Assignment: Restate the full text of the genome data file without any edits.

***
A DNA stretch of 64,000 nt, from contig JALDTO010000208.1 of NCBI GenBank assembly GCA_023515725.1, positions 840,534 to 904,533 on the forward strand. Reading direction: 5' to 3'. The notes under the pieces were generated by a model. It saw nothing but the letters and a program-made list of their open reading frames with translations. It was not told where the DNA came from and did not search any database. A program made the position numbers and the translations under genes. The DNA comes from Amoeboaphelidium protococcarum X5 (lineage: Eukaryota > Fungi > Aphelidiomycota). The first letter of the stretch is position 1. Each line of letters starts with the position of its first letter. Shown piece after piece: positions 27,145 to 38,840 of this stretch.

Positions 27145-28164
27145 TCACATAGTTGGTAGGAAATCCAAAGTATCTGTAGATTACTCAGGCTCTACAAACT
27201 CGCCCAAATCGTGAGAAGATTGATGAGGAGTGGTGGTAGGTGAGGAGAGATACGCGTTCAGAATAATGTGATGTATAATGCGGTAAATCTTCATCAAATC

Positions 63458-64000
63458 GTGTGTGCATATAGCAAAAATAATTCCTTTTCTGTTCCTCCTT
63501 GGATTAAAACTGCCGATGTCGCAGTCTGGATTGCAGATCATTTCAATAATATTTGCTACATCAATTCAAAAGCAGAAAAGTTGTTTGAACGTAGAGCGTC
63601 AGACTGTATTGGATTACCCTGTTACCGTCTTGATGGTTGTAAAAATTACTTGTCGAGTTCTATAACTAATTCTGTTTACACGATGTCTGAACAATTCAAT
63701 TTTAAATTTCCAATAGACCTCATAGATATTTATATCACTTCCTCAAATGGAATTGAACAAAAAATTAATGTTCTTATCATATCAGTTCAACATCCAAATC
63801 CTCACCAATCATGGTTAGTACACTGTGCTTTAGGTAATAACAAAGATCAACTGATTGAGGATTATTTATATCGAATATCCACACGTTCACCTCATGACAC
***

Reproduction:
A DNA stretch of 64,000 nt, from contig JALDTO010000208.1 of NCBI GenBank assembly GCA_023515725.1, positions 840,534 to 904,533 on the forward strand. Reading direction: 5' to 3'. The notes under the pieces were generated by a model. It saw nothing but the letters and a program-made list of their open reading frames with translations. It was not told where the DNA came from and did not search any database. A program made the position numbers and the translations under genes. The DNA comes from Amoeboaphelidium protococcarum X5 (lineage: Eukaryota > Fungi > Aphelidiomycota). The first letter of the stretch is position 1. Each line of letters starts with the position of its first letter. Shown piece after piece: positions 27,145 to 38,840 of this stretch.

Positions 27145-28164
27145 TCACATAGTTGGTAGGAAATCCAAAGTATCTGTAGATTACTCAGGCTCTACAAACT
27201 CGCCCAAATCGTGAGAAGATTGATGAGGAGTGGTGGTAGGTGAGGAGAGATACGCGTTCAGAATAATGTGATGTATAATGCGGTAAATCTTCATCAAATC

Positions 63458-64000
63458 GTGTGTGCATATAGCAAAAATAATTCCTTTTCTGTTCCTCCTT
63501 GGATTAAAACTGCCGATGTCGCAGTCTGGATTGCAGATCATTTCAATAATATTTGCTACATCAATTCAAAAGCAGAAAAGTTGTTTGAACGTAGAGCGTC
63601 AGACTGTATTGGATTACCCTGTTACCGTCTTGATGGTTGTAAAAATTACTTGTCGAGTTCTATAACTAATTCTGTTTACACGATGTCTGAACAATTCAAT
63701 TTTAAATTTCCAATAGACCTCATAGATATTTATATCACTTCCTCAAATGGAATTGAACAAAAAATTAATGTTCTTATCATATCAGTTCAACATCCAAATC
63801 CTCACCAATCATGGTTAGTACACTGTGCTTTAGGTAATAACAAAGATCAACTGATTGAGGATTATTTATATCGAATATCCACACGTTCACCTCATGACAC